Sound transmission through finite rib-stiffened and orthotropic plates
Rib-stiffened plates are commonly employed for reasons of weight and static stiff ness. Unfortunately, attaching stiffeners to a plain plate generally increases its radiation efficiency and reduces its airborne sound insulation. This contribution aims at gaining insight into the sound insulation performance of finite-sized rib-stiffened plates through numerical modeling, with a particular focus on finding a physical explanation for the experimental observation that the narrow-band sound transmission loss may oscillate heavily with frequency in the mid-frequency range. To this end, finite element models of a rib-stiffened plate with various levels of detail are constructed and coupled to a reverberant model of the adjoining rooms within the hybrid finite element - statistical energy analysis framework. In this way, the room models are computationally very efficient, the coupling loss factors are computed in a rigorous, straight forward way, and the model predictions are robust with respect to random wave scattering in the rooms. The plate models are calibrated by low-frequency modal testing and the room-plateroom models are validated against narrow-band laboratory measurements. It is shown that the low-frequency calibration can result in more accurate predictions across the entire building acoustics frequency range, that the mid-frequency oscillations of the sound transmission loss are caused by the modal behavior of the plate, that the oscillations can also occur in finite orthotropic plates and that the oscillation dips appear at specific natural frequencies of the plate, where (semi-discrete) coincidence or (semi-discrete) semi-coincidence occurs.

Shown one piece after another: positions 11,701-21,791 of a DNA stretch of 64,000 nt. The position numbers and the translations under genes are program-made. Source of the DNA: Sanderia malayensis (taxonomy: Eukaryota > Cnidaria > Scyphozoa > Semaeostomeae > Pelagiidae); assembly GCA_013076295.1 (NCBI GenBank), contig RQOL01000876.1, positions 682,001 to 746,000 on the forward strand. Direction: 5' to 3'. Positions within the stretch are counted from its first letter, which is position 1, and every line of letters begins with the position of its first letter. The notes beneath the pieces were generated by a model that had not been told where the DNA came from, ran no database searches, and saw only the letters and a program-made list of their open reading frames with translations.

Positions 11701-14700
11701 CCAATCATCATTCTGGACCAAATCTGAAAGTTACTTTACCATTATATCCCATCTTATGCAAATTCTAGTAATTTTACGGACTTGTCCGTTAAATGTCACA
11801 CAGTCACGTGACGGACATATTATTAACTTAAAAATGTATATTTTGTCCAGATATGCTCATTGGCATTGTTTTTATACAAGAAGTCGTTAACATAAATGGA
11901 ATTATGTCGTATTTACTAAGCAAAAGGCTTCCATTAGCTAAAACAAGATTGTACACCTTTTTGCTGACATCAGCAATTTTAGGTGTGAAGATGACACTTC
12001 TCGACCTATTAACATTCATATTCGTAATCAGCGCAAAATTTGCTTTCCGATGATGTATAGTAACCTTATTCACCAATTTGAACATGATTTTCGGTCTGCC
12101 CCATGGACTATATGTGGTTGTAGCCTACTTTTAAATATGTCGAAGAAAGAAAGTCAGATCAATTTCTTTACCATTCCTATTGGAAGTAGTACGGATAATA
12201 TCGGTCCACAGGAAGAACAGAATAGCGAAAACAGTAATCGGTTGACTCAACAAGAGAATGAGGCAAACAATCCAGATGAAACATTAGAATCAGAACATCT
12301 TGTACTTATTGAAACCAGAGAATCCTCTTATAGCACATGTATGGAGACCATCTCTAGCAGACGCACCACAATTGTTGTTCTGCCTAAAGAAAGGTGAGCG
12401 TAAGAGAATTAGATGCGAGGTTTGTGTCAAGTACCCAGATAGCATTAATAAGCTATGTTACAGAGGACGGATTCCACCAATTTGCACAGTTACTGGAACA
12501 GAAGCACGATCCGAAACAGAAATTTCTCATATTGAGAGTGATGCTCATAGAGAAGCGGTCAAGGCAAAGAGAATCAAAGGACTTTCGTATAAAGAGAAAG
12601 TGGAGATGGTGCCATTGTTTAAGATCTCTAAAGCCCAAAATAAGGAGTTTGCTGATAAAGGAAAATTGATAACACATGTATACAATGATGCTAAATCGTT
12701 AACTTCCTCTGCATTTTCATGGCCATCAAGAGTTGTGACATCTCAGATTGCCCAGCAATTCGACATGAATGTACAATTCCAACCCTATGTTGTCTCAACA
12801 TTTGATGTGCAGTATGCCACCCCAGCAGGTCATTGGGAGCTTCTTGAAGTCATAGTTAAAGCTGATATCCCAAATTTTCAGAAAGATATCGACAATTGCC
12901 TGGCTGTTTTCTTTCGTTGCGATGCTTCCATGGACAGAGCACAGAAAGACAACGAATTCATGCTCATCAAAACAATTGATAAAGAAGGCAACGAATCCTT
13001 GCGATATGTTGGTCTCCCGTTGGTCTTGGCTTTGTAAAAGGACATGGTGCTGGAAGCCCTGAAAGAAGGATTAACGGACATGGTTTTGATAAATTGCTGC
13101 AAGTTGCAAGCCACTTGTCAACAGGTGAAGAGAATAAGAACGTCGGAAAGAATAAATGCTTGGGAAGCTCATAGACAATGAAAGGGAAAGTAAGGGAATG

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Document Type: Research Article
Publication date: November 1, 2016
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- Acta Acustica united with Acustica, published together with the European Acoustics Association (EAA), is an international, peer-reviewed journal on acoustics. It publishes original articles on all subjects in the field of acoustics, such as general linear acoustics, nonlinear acoustics, macrosonics, flow acoustics, atmospheric sound, underwater sound, ultrasonics, physical acoustics, structural acoustics, noise control, active control, environmental noise, building acoustics, room acoustics, acoustic materials, acoustic signal processing, computational and numerical acoustics, hearing, audiology and psychoacoustics, speech, musical acoustics, electroacoustics, auditory quality of systems. It reports on original scientific research in acoustics and on engineering applications. The journal considers scientific papers, technical and applied papers, book reviews, short communications, doctoral thesis abstracts, etc. In irregular intervals also special issues and review articles are published.
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